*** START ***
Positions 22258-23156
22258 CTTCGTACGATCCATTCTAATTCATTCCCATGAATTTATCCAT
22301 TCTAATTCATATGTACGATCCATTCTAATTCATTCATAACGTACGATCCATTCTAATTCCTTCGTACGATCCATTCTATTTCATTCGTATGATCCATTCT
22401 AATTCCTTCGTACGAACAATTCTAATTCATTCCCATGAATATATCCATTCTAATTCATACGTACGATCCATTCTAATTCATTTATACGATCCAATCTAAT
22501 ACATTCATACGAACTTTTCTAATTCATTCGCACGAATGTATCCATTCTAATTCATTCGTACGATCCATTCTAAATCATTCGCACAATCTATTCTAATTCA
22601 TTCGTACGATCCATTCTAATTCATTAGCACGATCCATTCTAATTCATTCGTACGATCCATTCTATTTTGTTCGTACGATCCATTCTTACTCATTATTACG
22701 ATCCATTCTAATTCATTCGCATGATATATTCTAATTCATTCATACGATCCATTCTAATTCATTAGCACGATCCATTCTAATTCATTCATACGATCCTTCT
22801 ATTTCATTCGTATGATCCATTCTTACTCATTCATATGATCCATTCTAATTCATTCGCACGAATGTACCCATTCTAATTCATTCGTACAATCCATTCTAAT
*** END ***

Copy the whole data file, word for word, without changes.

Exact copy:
Positions 22258-23156
22258 CTTCGTACGATCCATTCTAATTCATTCCCATGAATTTATCCAT
22301 TCTAATTCATATGTACGATCCATTCTAATTCATTCATAACGTACGATCCATTCTAATTCCTTCGTACGATCCATTCTATTTCATTCGTATGATCCATTCT
22401 AATTCCTTCGTACGAACAATTCTAATTCATTCCCATGAATATATCCATTCTAATTCATACGTACGATCCATTCTAATTCATTTATACGATCCAATCTAAT
22501 ACATTCATACGAACTTTTCTAATTCATTCGCACGAATGTATCCATTCTAATTCATTCGTACGATCCATTCTAAATCATTCGCACAATCTATTCTAATTCA
22601 TTCGTACGATCCATTCTAATTCATTAGCACGATCCATTCTAATTCATTCGTACGATCCATTCTATTTTGTTCGTACGATCCATTCTTACTCATTATTACG
22701 ATCCATTCTAATTCATTCGCATGATATATTCTAATTCATTCATACGATCCATTCTAATTCATTAGCACGATCCATTCTAATTCATTCATACGATCCTTCT
22801 ATTTCATTCGTATGATCCATTCTTACTCATTCATATGATCCATTCTAATTCATTCGCACGAATGTACCCATTCTAATTCATTCGTACAATCCATTCTAAT